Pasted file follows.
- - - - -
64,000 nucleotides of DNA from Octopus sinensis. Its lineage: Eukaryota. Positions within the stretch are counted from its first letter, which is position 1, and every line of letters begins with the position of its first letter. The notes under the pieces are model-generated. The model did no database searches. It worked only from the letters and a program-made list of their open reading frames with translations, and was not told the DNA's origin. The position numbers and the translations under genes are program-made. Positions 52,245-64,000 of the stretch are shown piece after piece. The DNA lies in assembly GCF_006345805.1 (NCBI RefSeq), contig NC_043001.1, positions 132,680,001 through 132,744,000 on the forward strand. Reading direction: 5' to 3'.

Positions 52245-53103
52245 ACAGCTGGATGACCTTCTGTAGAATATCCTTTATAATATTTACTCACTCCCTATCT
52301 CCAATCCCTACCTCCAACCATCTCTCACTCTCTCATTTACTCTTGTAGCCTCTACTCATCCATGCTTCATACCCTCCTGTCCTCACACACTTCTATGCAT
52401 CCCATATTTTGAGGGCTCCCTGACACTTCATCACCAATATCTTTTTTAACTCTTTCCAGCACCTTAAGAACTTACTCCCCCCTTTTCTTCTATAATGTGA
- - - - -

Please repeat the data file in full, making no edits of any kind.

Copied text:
64,000 nucleotides of DNA from Octopus sinensis. Its lineage: Eukaryota. Positions within the stretch are counted from its first letter, which is position 1, and every line of letters begins with the position of its first letter. The notes under the pieces are model-generated. The model did no database searches. It worked only from the letters and a program-made list of their open reading frames with translations, and was not told the DNA's origin. The position numbers and the translations under genes are program-made. Positions 52,245-64,000 of the stretch are shown piece after piece. The DNA lies in assembly GCF_006345805.1 (NCBI RefSeq), contig NC_043001.1, positions 132,680,001 through 132,744,000 on the forward strand. Reading direction: 5' to 3'.

Positions 52245-53103
52245 ACAGCTGGATGACCTTCTGTAGAATATCCTTTATAATATTTACTCACTCCCTATCT
52301 CCAATCCCTACCTCCAACCATCTCTCACTCTCTCATTTACTCTTGTAGCCTCTACTCATCCATGCTTCATACCCTCCTGTCCTCACACACTTCTATGCAT
52401 CCCATATTTTGAGGGCTCCCTGACACTTCATCACCAATATCTTTTTTAACTCTTTCCAGCACCTTAAGAACTTACTCCCCCCTTTTCTTCTATAATGTGA